Some 16 years ago, a Canadian hiker decided to create a long-distance trail on Vancouver Island. Today, the 800-kilometer trail is almost complete, a winding trail passing mountains, logging roads, rugged coastlines, and the territories of 49 First Nations. Brendan Sainsbury tests out a section and speaks to those involved in its creation.
It was an ambitious plan. In 2005, Gil Parker, a lifelong Canadian climber and hiker fresh from completing the 4200-kilometer Pacific Crest Trail in the US, came up with an exciting idea: to create a similar long-distance path on his native Vancouver Island. The adventurous route would help link communities, stimulate recreation, and awaken outsiders to the island’s largely hidden natural wonders.
Making the dream a reality was a daunting prospect. Vancouver Island extends for 456 kilometers, from the city of Victoria in the south to rugged Cape Scott in the north. Traversing it on foot meant constructing a continuous 800-kilometer-long path, zigzagging through a mix of crinkled mountains, private logging roads, storm-lashed coastline, and the territories of 49 First Nations.
Unintimidated, Parker, a retired structural engineer, formed a non-profit body called the Vancouver Island Trail Association (VITA) and set to work. Today, some 16 years later, after numerous donations and countless months of hard labor by a small army of volunteers, the Vancouver Island Trail (VIT) is over 90 per cent complete.
In June 2020, as the restrictions of COVID-19’s first lockdown were eased, I traveled to the Vancouver Island Trail’s inauspicious start point in suburban Victoria with the intention of surveying the first 100 kilometers of the route on a bicycle. As it turned out, I wasn’t the only curious traveler.
“Since COVID-19, statistical analysis has shown that a significant number of people have become more interested in getting outside,” says Liz Bicknell, current president of the VITA (Parker stepped down in 2017), alluding to a flurry of recent interest in the trail. Nine through-hikers have tracked its entire course in 2021, despite the fact it’s not yet officially complete.
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Working closely with logging companies, First Nations groups and tourism associations, Liz is in the process of finalizing administrative and legal agreements before the trail can be formerly opened. “We’re aiming for completion in 2023,” she says. “If you don’t set goals, you will never reach them.”
With 180 kilometers of the trail passing through private land, Liz has recently signed a memorandum of understanding with BC timber company, Mosaic, and is slowly developing respectful and mutually beneficial relationships with the Songhees, Namgis, Kwakiutl, and other First Nations.
Indigenous land issues are complex and sensitive, and the traumatic history suffered by Canada’s indigenous people was recently acknowledged in the country’s first National Day for Truth and Reconciliation on September 30th 2021.
Liz is emphatic about the VITA’s desire to incorporate indigenous world views and ways of knowing into the path’s evolution, as well as promoting economic development opportunities from the Indigenomics Institute, a research and engagement platform that supports the rebuilding of indigenous economies worldwide.
My own journey on the trail was refreshingly straightforward. After pedaling through the suburbs of Victoria, I followed the VIT on a well-defined path shared with the iconic Trans-Canada Trail as far as Lake Cowichan.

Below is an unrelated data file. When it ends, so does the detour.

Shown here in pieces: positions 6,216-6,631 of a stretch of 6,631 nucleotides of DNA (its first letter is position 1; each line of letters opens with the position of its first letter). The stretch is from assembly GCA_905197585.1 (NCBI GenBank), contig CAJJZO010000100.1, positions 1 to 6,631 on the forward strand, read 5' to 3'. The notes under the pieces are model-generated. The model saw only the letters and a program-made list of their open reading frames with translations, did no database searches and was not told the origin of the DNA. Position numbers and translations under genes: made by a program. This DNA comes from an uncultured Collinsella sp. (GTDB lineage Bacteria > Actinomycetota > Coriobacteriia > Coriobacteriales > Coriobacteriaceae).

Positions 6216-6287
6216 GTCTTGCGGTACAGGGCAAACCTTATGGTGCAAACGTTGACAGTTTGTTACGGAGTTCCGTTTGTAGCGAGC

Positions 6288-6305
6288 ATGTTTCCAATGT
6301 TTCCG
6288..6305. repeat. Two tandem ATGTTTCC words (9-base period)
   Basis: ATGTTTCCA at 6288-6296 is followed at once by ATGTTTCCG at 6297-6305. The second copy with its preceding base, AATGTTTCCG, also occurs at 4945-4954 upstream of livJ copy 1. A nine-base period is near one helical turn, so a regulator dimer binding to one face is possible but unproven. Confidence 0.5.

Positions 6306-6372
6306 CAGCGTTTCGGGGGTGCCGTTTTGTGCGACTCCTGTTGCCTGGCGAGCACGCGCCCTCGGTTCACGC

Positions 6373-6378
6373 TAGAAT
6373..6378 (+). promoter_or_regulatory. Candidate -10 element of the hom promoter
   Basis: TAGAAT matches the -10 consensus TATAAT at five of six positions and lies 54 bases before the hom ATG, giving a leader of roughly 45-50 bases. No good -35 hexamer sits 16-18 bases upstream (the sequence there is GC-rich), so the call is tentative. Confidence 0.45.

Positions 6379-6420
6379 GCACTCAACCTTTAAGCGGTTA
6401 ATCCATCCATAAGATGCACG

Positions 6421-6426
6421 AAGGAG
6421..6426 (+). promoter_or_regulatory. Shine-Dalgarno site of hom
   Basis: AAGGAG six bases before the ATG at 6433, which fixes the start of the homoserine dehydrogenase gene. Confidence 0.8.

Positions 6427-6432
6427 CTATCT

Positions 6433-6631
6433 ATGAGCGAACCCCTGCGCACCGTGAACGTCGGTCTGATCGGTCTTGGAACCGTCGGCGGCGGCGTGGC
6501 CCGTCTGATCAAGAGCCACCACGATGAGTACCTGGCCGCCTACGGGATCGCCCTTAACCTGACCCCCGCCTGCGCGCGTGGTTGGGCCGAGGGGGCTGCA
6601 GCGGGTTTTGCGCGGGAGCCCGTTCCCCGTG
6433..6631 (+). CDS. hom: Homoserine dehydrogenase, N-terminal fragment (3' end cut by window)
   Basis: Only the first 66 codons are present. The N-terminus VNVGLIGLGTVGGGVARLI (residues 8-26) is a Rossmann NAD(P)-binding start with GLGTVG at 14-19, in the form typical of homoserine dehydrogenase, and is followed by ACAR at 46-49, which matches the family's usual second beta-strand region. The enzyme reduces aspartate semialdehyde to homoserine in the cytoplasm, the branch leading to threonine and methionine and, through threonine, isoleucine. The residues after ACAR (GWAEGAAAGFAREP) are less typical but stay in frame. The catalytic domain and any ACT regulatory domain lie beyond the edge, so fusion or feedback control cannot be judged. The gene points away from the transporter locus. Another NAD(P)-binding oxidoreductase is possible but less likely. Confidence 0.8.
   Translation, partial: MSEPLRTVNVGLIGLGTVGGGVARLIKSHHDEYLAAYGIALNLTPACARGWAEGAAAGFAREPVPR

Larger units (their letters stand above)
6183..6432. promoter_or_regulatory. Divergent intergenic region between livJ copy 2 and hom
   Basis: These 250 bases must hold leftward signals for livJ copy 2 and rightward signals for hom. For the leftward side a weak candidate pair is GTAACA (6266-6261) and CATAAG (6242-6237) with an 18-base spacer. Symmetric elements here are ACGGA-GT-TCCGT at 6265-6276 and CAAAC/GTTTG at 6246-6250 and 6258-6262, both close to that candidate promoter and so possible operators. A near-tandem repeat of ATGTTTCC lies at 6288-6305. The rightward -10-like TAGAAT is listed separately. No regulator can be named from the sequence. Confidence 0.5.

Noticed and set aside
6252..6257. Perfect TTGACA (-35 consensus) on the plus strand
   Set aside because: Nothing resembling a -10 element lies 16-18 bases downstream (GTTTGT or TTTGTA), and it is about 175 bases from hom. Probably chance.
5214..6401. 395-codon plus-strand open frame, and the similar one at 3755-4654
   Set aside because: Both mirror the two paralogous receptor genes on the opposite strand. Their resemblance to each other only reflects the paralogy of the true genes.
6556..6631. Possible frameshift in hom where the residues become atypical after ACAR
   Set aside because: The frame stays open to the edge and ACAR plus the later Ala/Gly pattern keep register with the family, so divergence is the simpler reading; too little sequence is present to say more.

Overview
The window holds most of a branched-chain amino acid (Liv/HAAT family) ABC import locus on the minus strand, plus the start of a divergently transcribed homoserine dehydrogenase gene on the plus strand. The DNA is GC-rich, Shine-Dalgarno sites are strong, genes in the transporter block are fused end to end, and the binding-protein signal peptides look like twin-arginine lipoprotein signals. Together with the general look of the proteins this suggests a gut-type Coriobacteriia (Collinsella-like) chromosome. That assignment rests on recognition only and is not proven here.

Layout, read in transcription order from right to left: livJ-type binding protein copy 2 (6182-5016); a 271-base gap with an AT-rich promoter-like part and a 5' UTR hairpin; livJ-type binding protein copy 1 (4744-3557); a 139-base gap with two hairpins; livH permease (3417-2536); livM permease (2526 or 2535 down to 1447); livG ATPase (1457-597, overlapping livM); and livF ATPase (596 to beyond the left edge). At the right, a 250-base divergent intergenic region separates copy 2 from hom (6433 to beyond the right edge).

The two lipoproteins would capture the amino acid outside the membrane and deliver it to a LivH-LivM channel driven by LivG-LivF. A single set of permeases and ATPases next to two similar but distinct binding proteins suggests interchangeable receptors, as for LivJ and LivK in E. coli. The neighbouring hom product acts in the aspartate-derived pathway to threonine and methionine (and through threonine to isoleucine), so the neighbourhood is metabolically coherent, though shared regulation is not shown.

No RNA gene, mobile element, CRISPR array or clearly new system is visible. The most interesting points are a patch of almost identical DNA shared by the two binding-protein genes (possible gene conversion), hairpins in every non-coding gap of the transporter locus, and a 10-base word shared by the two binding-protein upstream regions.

Beyond metro Victoria, Vancouver Island quickly dissolves into quiet wilderness crossing the Koksilah River on the magnificent Kinsol Trestle, a 44-meter-high railway bridge saved by a community fundraising campaign in 2011.
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By lunchtime, I was enveloped in thick forest; by late afternoon, I had logged two bear sightings. Notwithstanding, this southern portion of the Vancouver Island Trail is considered one of the easier sections.
“The trail is more challenging in the island’s remote north, once you leave the well-established path network of Strathcona Provincial Park,” explains Terry. “Here, you have to be capable with GPS as there’s one small section with no markings.”
For Alex, the trail was a perfect balance of challenge versus enjoyment. “There were tough and technical stretches, but it was exciting, and you pass through civilization again in under a week if you need a breather,” he says.
Strathcona Provincial Park, a 2458-square-kilometer potpourri of mountains, waterfalls, and glaciers in the center of the island was a highlight.
“It was just fantastic to traverse these high routes surrounded by snow-capped mountains and forested plateaus,” he adds. “It was more extreme than the preceding sections, but it was also far more rewarding and felt like a real wilderness experience. You haven’t really seen the stars until you are out in the park on a clear night, tens of miles away from any houses.”
Passing through every facet of the island’s ecology and culture, the scenery along the trail oscillates dramatically as you track north, from the industrial relics of erstwhile railway infrastructure near Victoria to the giant stands of old-growth Douglas Fir north of Strathcona, some of which are up to 70 meters high and as old as medieval castles.
First Nations culture is everywhere. The VITA recently reached an agreement with Indigenous groups to compile a map depicting the island’s different language groups and install information panels in strategic locations cataloguing their history.
For its final 58 kilometers, the VIT merges with the North Coast Trail, a wild coastal domain of fickle weather that abuts the Pacific Ocean where black bears stalk log-strewn beaches and whales breach in turbulent seas. According to Alex, this is the most social part of the trail where you get to hang out with other camping hikers in the evening.